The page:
Confusion about using .clone

considering these two nets:


class Net(nn.Module):
    def __init__(self):
        super(Net, self).__init__()
        
        self.conv1 = nn.Conv2d(3, 6, kernel_size=1, stride=1, bias=False)
        self.conv2 = nn.Conv2d(6, 6, kernel_size=1, stride=1, bias=False)
        self.conv3 = nn.Conv2d(6, 6, kernel_size=1, stride=1, bias=False)
        
    def forward(self,input):
        input = F.relu(self.conv1(input))
        input2 = input
        
        output = F.relu(self.conv2(input))
        output2 = F.relu(self.conv3(input2))
        
        return output, output2
        
class Net2(nn.Module):
    def __init__(self):
        super(Net2, self).__init__()
        
        self.conv1 = nn.Conv2d(3, 6, kernel_size=1, stride=1, bias=False)
        self.conv2 = nn.Conv2d(6, 6, kernel_size=1, stride=1, bias=False)
        self.conv3 = nn.Conv2d(6, 6, kernel_size=1, stride=1, bias=False)
        
    def forward(self,input):
        input = F.relu(self.conv1(input))
        input2 = input.clone()
        
        output = F.relu(self.conv2(input))
        output2 = F.relu(self.conv3(input2))
        
        return output, output2

What is the difference between Net and Net2? is the Net model wrong?

When I use clone in Net2, if i do back-propagation (via backward on the loss between output2 and target)
will weights in conv1 get updated as well or it just updates the conv3 weights?

Both models work identically as seen here:

model1 = Net()
model2 = Net2()
model2.load_state_dict(model1.state_dict())

x = torch.randn(1, 3, 24, 24)

outputs1 = model1(x)
outputs2 = model2(x)

# Compare outputs
print((outputs1[0] == outputs2[0]).all())
print((outputs1[1] == outputs2[1]).all())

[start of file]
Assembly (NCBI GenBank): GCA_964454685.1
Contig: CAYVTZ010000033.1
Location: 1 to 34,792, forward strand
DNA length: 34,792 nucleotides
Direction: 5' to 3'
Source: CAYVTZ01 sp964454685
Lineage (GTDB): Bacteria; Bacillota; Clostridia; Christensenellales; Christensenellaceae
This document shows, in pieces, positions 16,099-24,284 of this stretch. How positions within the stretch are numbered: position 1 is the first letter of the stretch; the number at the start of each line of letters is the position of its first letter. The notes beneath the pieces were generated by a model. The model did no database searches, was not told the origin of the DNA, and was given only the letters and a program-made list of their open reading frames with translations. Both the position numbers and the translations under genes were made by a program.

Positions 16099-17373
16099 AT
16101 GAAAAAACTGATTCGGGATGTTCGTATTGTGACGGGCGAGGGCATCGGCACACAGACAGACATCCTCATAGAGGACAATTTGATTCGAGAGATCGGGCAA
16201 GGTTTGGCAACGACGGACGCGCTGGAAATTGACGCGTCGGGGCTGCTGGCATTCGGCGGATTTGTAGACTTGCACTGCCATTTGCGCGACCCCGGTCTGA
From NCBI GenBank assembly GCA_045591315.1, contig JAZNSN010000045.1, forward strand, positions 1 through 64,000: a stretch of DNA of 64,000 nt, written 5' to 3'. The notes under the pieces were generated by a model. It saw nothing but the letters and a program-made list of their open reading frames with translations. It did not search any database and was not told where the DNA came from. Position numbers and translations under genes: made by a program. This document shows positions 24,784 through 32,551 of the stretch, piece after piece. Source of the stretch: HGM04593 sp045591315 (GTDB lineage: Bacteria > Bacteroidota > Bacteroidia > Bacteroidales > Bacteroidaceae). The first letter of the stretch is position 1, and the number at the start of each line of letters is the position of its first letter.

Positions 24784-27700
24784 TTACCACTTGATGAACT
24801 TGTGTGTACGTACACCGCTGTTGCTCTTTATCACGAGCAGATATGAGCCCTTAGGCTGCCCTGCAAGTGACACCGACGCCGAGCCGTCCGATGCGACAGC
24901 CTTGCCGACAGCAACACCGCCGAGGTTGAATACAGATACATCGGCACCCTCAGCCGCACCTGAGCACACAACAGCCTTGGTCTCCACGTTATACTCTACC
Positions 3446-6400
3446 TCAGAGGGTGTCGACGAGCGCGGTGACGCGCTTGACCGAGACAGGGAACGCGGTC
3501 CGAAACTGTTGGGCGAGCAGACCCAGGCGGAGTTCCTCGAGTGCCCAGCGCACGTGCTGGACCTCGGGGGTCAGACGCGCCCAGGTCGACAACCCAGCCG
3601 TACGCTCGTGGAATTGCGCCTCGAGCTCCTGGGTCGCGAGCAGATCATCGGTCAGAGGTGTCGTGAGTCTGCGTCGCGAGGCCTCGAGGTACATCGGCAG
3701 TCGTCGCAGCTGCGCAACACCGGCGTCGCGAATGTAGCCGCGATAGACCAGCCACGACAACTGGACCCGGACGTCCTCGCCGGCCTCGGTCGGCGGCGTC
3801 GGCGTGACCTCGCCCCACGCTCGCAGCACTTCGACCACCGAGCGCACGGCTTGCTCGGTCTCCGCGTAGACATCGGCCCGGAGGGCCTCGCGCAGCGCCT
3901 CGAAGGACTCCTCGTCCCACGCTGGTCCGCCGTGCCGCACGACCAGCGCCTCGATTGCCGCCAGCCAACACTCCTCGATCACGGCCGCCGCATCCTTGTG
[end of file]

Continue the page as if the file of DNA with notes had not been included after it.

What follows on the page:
# Compare gradients
outputs1[0].mean().backward(retain_graph=True)
outputs1[1].mean().backward()
outputs2[0].mean().backward(retain_graph=True)
outputs2[1].mean().backward()

for p1, p2 in zip(model1.parameters(), model2.parameters()):
    print((p1.grad == p2.grad).all())
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so to clarify, clone will copy the data to another memory but it has no interfere with gradient back propagation. in other words, when i use clone it will back propagate till the input unless i use detach …

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Yes. .clone() is recognized by Autograd and the new tensor will get the grad function as grad_fn=<CloneBackward>.

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Why retain_graph=True is used when outputs1[0].mean().backward() is called? Will this accelerate training?

After calling output1[0].mean().backward(), it frees the computation graph which still need in output1[1].mean().backward(). So it needs ‘retain_graph’.

Does this main that there is no difference between “Clone()” and “=” in terms of the gradient copying?

1 Like

I’m not sure I understand your question correctly.
If you are referring to the original question, neither input nor input2 were manipulated after the assignment, so that both model architectures yield the same results.

I mean: when we save a differentiable variable into another with “=”, will this also move the gradients and all the computation graph to the newly defined variable? Or we should use “clone()” for explicitly doing this?

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The new variable will reference the old one, so that both will see the value changes and gradients:

lin = nn.Linear(1, 1)
w = lin.weight

lin(torch.randn(1, 1)).backward()

print(lin.weight.grad)
print(w.grad)
print(id(w)==id(lin.weight))
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I never understood this, what is the point of recording .clone() as an operation? It’s extremely unintuitive to me. When I see clone I expect something like deep copy and getting a fresh new version (copy) of the old tensor. Having copying as an operation in a forward pass (like using the identity) but not calling it the identity is extremely confusion.

Am I correct or do I not understand how .clone() works?

I don’t understand what the use case for it is really.

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clone can be used e.g. on activations, which should be passed to multiple modules, where each module might manipulate the activation in-place.
Here is a small example:

# Setup
module1 = nn.Sequential(
    nn.ReLU(inplace=True),
    nn.Linear(10, 1))

module2 = nn.Sequential(
    nn.Linear(10, 2))